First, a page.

In my early days as an aspiring entrepreneur during the summers of 2013, I regarded the founders of companies who managed to raised funds as heroes. They had valor to win battles and treaded a challenging path of building to-be-great companies. With a winning attitude entrepreneurs who made things happen by breaking their sweat were definitely my heroes.
And so are the young entrepreneurs today. They work day in and day out, assembling brilliant teams, working out of overcrowded co-working spaces, surviving like misers and trying to prove their mettle. I see nothing wrong with these young men trying to create a difference as their predecessors did. So what’s the fuss about? The markets, unlike yesterday, have become unfriendly. Funding ‘probably’ came easy until the last year and thus created an environment conducive for aspiring entrepreneurs. And they jumped all-in. The young entrepreneurs continued to ride upon the liquidity of funds flowing left, right and center and eventually got hit by the truth of the rigorous process of raising funds.
I belong to that crowd who got hit by the colossal change in markets when survival became strenuous. Among many reasons for such a change, the nature of losses made by highly funded companies made the investors re-assess their practices and take cautious strides. So, what is it like to be a founder of an early stage startup tackling the ‘winters’ of funding?
I began my hunt to raising funds for GrabOnRent from the 1st week of our launch (September 2015). We were an operations heavy startup that required an early investment. Having saved a few lacs of rupees, courtesy an exit from my previous firm, we injected the ignition fuel to kickstart the operations. We surely knew it would not sail us through for more than three to four months. We required to raise for simple reasons such as paying for employees‘ salaries, logistics services, office rent, electricity, travel and more importantly for marketing.
The market had started to tremble starting mid-late 2015. The news of devaluations and startups closing down had started to appear in the national dailies. We confidently took it in a stride and reached out to a hundred investors. Things did not go as we had planned; we got lousy responses. We realized that early stages of a startup were very risky for investors to bet upon easily. We were asked to showcase early revenues instead of just a week-old business.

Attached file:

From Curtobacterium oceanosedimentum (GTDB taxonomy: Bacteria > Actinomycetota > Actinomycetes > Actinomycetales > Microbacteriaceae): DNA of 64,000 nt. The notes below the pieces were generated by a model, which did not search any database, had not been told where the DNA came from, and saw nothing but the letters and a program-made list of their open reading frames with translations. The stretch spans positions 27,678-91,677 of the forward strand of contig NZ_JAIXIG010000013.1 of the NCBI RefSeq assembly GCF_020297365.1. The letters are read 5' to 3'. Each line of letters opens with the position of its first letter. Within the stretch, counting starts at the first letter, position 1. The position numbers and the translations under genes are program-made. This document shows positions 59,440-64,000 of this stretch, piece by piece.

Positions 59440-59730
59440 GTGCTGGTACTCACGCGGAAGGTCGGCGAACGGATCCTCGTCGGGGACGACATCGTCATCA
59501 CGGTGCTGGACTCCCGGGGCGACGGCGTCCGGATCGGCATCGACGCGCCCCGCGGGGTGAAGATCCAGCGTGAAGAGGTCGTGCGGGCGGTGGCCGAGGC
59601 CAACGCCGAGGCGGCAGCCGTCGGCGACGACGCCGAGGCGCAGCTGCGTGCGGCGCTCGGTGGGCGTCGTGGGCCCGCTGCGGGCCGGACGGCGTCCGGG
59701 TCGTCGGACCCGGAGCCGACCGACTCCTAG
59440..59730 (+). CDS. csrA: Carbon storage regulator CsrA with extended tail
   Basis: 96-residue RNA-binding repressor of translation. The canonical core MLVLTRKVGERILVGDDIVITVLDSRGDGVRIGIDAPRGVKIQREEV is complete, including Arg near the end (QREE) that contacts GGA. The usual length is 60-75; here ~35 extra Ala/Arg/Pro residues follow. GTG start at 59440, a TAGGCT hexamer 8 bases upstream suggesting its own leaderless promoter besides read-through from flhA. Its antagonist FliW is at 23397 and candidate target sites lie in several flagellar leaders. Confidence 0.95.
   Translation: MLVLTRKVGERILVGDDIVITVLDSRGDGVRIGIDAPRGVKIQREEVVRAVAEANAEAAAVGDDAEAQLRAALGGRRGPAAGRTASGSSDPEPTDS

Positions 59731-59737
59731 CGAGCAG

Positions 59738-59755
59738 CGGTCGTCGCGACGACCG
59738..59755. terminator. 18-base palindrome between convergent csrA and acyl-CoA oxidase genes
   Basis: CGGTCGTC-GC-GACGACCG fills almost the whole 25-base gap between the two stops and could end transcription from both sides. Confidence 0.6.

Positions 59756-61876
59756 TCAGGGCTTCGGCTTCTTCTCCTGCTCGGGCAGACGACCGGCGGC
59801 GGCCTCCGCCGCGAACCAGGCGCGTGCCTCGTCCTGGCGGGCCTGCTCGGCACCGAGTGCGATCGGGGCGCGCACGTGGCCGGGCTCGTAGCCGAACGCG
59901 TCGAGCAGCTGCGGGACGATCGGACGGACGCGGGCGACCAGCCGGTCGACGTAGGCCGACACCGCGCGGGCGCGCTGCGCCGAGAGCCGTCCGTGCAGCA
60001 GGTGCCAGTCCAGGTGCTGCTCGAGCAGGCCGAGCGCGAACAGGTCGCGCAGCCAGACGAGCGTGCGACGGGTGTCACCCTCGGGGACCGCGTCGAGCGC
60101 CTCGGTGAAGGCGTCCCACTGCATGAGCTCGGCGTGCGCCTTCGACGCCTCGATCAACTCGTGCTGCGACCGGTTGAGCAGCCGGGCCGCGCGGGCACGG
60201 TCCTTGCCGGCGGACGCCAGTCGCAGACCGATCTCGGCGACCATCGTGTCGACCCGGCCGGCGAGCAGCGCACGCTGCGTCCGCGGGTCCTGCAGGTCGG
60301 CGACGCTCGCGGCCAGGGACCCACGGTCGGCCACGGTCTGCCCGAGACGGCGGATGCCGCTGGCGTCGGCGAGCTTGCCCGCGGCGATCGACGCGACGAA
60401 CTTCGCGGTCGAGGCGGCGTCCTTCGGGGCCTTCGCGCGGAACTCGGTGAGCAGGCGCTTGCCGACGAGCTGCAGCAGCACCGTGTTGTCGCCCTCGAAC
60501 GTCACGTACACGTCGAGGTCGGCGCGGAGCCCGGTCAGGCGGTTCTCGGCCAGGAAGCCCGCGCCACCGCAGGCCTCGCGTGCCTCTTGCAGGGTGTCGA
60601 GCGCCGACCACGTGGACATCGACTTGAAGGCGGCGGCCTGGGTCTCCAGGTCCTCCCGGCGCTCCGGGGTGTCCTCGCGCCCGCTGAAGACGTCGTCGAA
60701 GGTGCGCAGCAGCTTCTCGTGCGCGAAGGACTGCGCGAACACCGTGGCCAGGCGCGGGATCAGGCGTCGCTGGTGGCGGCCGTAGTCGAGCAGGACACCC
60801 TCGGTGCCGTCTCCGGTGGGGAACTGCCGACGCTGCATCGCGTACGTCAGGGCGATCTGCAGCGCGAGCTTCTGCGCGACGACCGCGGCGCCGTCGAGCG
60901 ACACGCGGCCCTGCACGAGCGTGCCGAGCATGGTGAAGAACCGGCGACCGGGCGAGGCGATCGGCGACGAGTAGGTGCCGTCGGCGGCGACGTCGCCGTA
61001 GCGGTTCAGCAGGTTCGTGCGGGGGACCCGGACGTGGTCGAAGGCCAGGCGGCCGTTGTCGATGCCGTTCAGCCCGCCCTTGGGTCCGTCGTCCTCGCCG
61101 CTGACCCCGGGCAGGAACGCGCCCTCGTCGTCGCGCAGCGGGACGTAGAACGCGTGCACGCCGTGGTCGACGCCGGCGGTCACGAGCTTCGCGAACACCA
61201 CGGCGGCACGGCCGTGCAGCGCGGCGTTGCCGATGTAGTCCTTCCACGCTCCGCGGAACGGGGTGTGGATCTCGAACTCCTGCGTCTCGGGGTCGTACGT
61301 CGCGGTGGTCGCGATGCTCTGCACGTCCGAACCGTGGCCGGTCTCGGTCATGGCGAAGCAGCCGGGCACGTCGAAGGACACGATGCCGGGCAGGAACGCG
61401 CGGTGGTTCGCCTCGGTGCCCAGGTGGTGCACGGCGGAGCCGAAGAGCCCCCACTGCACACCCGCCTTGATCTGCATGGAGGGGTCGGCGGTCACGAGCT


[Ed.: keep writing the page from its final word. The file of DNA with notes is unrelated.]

This was the core learning: Truth = paying customers. Every investor patiently noted our vision and questioned the very basics: building demand and supply in coming months and how we could grow from 0 to 1. We went back to investors after running an impressive first month. The same cycle repeated. I had gone through infinite rounds of iterations in our business pitch and solving investors’ concerns time and again. Their questions were ever increasing and so were the clouds of uncertainty over the market.
With many rounds of discussion, we deciphered on what exactly were they judging us on; the criteria were simple as a.) Potential in your sector, b.) how sorted are YOU and c.) how much does your team trust in you. Number of meetings does not matter as much as clarity with which you present your thoughts does. It is rare to providing a definitive answer to every single unheard question; pitching is a process. You keep killing questions, meeting after meeting. If you ask me whether an IIT-IIM tag matters? My answer to that is a straight yes. It does matter. But only to give you a good kickstart but not to close a deal. Let us be honest — there’s no denying that having a good educational background can give you wings, but may not give you a farsightedness, or a kickass co-founder or a temperament to fight the odds. You need to build it. Period.
Having discussed our plans with a healthy number of investors by November 2015, we got our first affirmation. Cheers! We informed our friends and family that the monetary woes should soon be over. In our own world, we celebrated the pre-success of a soon-to-be huge business. Well, for a fact, we closed our round in June, 2016. Does that surprise you? It should. It eventually took us 10 months to close the round.